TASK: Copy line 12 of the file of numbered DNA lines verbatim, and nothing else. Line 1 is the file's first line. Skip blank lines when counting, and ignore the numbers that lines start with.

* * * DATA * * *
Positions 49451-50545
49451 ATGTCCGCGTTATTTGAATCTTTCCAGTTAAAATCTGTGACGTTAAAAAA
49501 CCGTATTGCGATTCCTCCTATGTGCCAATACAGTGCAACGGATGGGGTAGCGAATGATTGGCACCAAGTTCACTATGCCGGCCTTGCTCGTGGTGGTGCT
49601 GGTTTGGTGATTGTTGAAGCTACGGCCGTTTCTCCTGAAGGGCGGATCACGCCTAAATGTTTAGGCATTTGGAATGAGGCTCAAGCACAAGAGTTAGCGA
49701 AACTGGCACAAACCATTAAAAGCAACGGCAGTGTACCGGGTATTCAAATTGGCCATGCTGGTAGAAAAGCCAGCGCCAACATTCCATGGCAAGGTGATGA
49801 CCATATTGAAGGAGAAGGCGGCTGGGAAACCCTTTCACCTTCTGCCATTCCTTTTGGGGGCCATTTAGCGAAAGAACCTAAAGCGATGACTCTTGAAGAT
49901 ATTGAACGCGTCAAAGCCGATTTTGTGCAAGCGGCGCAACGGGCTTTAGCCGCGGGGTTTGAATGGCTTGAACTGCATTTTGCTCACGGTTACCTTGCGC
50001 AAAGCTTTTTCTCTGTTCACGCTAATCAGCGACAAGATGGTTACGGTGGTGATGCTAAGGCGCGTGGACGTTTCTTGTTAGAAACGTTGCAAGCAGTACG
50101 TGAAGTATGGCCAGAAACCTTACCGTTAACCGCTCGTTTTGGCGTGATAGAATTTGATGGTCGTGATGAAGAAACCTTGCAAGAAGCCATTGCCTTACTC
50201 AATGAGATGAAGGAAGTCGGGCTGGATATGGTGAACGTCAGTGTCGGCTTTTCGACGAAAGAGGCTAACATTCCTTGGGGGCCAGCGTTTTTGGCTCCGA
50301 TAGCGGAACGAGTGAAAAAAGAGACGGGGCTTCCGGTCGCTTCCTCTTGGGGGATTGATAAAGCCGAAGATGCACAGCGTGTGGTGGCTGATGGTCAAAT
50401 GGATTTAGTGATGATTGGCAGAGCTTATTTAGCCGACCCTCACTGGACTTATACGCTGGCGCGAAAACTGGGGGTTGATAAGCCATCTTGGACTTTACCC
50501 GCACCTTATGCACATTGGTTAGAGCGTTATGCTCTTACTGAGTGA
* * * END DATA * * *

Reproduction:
50401 GGATTTAGTGATGATTGGCAGAGCTTATTTAGCCGACCCTCACTGGACTTATACGCTGGCGCGAAAACTGGGGGTTGATAAGCCATCTTGGACTTTACCC